"Mr. Berger?" "What?" I said reflexively, staring deep into Dr. Beckmann's eyes. Into those beautiful, blue, clear eyes, surrounded by gentle wrinkles. "I asked you if you could tell me something about your job." I felt my body tense slightly, but I forced myself to remain calm. "What do you want to know?" "Do you enjoy it?" "No." No, I really didn't. And as soon as this case could be closed, I would leave the service for good, as I had been planning to do for several years, but for some reason, one case after another kept drawing me in and I could not tear myself away. But now I can. Definitely. Once the case is solved. "What do you not like about your job?" "I don't like anything." "And yet you became a policeman?" The psychiatrist drilled deeper and deeper into my soul with her questions, and I began to tremble a little. "I became a policeman because I wanted to get justice." "But you can't. Because with every case you solve, you realize that the world is an unjust place where there are only perpetrators and victims, and people like you who can only catch the perpetrators. But that doesn't undo the victims, and there will always be perpetrators on Earth as long as there are police officers. And until then, there will be victims." I nodded slightly, and my nod seemed weak and completely helpless. "You're right. That's why I hate my job, because the world still needs it."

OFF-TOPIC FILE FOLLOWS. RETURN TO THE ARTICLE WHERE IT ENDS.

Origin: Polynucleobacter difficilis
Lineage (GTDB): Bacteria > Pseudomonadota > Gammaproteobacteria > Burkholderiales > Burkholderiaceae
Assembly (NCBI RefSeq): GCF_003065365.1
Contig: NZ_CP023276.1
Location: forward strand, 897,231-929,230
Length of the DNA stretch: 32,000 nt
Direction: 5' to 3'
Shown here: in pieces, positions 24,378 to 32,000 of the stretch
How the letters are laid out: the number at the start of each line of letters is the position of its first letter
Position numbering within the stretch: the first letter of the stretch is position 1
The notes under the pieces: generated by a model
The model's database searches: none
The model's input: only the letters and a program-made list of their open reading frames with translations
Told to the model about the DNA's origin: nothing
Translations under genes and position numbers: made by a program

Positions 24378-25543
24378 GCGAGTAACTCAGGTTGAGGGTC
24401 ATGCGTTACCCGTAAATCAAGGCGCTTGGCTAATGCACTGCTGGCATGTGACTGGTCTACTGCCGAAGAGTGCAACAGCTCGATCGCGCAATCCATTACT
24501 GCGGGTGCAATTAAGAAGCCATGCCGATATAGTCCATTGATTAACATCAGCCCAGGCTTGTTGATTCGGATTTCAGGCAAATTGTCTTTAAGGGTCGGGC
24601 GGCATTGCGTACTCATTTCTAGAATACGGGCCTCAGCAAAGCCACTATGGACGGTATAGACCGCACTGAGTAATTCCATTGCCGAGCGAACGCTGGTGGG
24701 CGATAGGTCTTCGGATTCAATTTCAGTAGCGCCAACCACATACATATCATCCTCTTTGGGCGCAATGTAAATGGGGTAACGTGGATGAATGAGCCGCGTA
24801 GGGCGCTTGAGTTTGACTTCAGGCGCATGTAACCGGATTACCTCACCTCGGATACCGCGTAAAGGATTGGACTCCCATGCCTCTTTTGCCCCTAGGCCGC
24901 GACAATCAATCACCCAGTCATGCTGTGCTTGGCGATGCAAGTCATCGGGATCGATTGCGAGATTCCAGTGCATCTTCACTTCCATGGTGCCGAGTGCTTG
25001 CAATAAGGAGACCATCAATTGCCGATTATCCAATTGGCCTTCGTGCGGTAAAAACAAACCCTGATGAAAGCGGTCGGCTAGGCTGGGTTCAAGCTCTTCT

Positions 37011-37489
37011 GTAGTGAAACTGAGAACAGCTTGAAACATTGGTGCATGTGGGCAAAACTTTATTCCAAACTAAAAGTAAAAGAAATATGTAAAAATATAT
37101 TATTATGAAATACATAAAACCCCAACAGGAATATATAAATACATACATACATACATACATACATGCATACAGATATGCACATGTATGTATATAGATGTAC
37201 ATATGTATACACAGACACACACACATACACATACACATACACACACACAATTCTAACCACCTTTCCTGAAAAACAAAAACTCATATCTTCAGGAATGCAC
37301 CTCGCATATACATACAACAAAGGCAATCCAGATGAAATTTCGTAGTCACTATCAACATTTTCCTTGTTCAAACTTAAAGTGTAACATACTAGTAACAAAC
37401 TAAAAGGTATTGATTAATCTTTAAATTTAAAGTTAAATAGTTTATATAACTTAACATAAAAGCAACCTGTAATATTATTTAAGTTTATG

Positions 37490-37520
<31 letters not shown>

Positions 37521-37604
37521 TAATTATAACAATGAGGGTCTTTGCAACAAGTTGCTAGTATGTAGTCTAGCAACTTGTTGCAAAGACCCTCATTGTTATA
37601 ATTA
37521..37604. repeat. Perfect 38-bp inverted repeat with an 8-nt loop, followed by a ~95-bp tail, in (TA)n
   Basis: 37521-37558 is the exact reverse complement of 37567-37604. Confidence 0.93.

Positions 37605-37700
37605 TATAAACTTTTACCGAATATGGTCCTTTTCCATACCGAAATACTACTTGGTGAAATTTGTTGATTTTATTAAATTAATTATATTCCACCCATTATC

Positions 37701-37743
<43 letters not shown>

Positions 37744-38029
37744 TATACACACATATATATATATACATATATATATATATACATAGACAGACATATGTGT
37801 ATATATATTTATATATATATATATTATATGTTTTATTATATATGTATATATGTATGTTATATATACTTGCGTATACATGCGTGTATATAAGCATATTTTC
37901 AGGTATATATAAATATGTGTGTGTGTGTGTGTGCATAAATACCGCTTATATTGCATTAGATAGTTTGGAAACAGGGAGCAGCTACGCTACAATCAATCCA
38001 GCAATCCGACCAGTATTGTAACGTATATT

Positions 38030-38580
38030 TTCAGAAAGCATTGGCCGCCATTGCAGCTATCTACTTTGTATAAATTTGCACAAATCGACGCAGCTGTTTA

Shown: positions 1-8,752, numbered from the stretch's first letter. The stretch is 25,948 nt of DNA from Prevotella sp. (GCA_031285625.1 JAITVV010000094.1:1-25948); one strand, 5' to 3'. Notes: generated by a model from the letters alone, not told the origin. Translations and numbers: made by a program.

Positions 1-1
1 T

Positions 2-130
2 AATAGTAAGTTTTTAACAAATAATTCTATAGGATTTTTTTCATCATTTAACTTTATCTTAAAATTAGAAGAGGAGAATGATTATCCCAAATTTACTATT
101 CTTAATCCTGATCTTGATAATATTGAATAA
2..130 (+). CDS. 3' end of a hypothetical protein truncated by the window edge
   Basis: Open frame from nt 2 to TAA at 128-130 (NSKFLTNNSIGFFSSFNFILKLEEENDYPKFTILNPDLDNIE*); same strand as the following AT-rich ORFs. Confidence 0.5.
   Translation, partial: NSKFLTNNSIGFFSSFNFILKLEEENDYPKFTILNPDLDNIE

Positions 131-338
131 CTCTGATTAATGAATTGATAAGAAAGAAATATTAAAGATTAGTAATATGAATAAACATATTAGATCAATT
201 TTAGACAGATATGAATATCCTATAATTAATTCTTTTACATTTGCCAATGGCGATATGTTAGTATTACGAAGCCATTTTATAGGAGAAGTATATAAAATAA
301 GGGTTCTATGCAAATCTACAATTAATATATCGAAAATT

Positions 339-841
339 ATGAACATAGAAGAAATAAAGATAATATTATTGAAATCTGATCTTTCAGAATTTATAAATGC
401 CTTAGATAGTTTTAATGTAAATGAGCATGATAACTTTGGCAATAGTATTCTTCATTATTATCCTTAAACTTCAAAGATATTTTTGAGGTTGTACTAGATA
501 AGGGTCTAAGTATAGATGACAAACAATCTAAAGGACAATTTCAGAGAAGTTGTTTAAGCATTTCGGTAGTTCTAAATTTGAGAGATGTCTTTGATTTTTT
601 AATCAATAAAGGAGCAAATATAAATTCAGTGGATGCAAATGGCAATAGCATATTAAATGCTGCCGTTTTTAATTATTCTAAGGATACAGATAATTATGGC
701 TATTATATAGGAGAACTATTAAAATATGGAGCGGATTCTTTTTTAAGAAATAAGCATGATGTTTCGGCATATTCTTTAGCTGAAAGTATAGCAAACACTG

After therapy, I felt like I was jumping onto a highway and a hundred cars were running over me. With this feeling I walked through the corridor of the psychiatric ward, which was in need of renovation, when I suddenly saw Anna Schmidt. According to Nikolai's research, she was the only patient who was and is being treated in this psychiatric ward at the same time as Elias Schuster. She stood motionless at the barred window, staring out. The wind was blowing her long, brown hair at full speed and a lot of snow in her face. She really looked like a snow princess.